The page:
On Friday, there was a reception to present Towne's discovery to the world at the world government headquarters just a few blocks from his laboratory. Towne walked east down East Forty-second Street. He entered the world government compound, which was dominated by the innocent-looking glass slab of the administration building. On the plaza in front of the administration building, rows and rows of flagstaffs flew the flags of the countries subject to the world government. The tridoveion — the flag of the world government — was fluttering aggressively above his head. The blue flag with the three white doves flying in a circle was displayed from a taller flagstaff than the others. Yet, Towne had to smile as he thought that it still was far below the tops of the skyscrapers. There were many theories as to what the tridoveion actually symbolized — like the duty to give to the third world, or the hope to sacrifice everything to avert World War III. However, to Towne it looked like this purported symbol of peace was a cruel mockery when inventors like him were being enslaved by force.

The conference room was crowded with reporters, camera crews, government employees, world government officials, and philanthropists. Muammar Ngdbdele, general secretary of the world government, was speaking — smiling under his beard and seemingly a picture of benevolence. Towne spied two of his friends, Kevin Traynor and Nick Parker of First American Corporation, standing apart from the other guests. The reception was being televised live to America, Australia, Europe, Asia, and Africa. From Tripoli to Cape Town, from Monrovia to Mogadishu, the whole continent was suffering, dying — even though the witch doctors' governments were trying hard to blank out reality. In front of television screens all over the world, in homes, hospitals, and hospices, people were watching intently to learn what selfless altruist had labored only to give his creation to a suffering mankind. What other reason could possibly have motivated his work?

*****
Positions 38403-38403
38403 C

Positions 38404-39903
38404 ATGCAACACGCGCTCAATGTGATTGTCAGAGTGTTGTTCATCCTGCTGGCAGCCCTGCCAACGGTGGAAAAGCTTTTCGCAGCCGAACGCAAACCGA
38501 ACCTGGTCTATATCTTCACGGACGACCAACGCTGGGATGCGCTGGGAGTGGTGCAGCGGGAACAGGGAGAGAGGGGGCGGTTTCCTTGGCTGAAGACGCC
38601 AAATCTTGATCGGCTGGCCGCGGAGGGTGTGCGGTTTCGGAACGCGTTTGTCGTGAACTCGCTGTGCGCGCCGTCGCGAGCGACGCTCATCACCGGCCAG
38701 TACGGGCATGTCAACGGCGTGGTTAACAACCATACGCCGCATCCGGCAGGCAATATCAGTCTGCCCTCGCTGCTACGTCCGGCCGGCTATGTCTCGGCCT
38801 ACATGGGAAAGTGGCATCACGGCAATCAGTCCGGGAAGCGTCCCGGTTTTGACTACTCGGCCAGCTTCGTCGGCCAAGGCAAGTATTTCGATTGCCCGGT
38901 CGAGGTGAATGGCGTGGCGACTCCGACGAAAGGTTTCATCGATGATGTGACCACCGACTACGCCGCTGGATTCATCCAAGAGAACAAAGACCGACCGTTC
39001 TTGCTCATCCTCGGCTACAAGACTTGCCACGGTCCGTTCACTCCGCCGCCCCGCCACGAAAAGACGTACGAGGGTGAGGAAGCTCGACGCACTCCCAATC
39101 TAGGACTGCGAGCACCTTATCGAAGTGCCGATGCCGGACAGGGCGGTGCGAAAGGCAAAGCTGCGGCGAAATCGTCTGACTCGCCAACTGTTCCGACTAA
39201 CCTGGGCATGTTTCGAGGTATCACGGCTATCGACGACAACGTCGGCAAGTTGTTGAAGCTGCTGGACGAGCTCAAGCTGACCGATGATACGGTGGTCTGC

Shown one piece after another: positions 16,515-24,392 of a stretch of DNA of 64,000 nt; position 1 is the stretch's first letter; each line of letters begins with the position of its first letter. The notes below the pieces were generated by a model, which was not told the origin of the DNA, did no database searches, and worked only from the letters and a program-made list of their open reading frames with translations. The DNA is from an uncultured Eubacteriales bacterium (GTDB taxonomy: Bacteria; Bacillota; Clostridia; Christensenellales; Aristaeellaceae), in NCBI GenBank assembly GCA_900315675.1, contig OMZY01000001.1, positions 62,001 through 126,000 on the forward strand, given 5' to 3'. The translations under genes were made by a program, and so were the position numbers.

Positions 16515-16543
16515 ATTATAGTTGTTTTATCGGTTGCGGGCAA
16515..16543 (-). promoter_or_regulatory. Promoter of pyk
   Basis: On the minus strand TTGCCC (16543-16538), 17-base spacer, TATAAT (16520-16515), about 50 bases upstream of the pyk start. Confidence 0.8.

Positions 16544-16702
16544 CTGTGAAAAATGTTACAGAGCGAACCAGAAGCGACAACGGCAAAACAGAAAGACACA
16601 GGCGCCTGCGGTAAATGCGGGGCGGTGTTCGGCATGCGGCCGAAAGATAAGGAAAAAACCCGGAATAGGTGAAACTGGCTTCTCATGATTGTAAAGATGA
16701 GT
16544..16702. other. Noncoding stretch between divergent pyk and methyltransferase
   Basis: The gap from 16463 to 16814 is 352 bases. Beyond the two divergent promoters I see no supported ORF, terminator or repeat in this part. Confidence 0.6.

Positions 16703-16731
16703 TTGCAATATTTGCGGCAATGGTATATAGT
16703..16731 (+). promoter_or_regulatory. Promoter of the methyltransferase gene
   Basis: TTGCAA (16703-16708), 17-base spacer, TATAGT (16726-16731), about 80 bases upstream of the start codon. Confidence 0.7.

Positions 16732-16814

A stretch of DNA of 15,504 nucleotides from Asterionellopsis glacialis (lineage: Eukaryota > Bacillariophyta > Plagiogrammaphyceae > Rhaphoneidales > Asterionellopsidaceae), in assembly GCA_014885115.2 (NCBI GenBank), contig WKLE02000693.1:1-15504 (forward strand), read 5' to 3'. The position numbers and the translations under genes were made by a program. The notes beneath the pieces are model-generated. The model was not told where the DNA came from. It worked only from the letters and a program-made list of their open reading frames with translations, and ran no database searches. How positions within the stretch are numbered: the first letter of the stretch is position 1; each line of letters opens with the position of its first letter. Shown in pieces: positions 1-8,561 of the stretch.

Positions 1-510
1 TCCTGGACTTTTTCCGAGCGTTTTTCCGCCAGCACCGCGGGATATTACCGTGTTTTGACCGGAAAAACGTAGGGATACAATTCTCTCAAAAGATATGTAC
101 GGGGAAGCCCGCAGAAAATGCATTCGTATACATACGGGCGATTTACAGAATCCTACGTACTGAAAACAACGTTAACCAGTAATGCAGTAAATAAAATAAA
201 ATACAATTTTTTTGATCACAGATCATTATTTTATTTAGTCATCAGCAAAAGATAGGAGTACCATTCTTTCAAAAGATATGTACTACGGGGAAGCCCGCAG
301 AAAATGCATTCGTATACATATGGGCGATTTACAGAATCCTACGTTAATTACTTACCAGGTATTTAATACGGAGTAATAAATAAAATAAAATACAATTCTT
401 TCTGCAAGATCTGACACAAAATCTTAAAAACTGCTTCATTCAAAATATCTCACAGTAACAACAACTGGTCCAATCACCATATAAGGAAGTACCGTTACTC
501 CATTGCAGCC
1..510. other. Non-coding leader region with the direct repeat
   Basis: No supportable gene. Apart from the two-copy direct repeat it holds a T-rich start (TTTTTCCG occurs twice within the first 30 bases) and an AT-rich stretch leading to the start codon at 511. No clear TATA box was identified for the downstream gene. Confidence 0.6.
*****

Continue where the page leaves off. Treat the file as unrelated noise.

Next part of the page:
Ngdbdele introduced Towne. His short eulogy presented Towne as an altruistic, selfless benefactor driven by the suffering of his African brothers. He ended his remarks with, "Please welcome my brother — the Dr. Remington Towne."

To a polite applause, Towne came forward, meeting Ngdbdele at the lectern. The scientist did not raise his voice, but he did not whisper, either. "I'm not your brother, you racist. What would you think if any blond girl referred to any other blonde as her sister, only because of their accidentally identical hair color? Jerk."

Leaving Ngdbdele standing dumbfounded, Towne stepped to the microphone, addressing the audience. "Hi!" He had intended it as a greeting, he had tried his very best — but considering the mob that crowded the room, his voice was hard and tense. It came across as a challenge — a challenge to those that populated the room, and to that which made them possible. He looked at the teeming mass of creatures that surrounded him. It was not a look — it was a slap.

From his jacket pocket, he produced a sheaf of papers, raising it above his head. "This is the only tangible copy left of my findings, including the formula that would obliterate the human immunodeficiency virus." He lifted a metal wastebasket onto a table next to the lectern, produced a lighter, set the papers on fire, and dumped them in. No one tried to stop him or to extinguish the flames. The huge majority of the audience did not believe he was serious. They believed he was up to a joke or a publicity stunt. In no time, the priceless papers burned beyond rescue or recognition, to ashes that crumbled to dust.

Read on…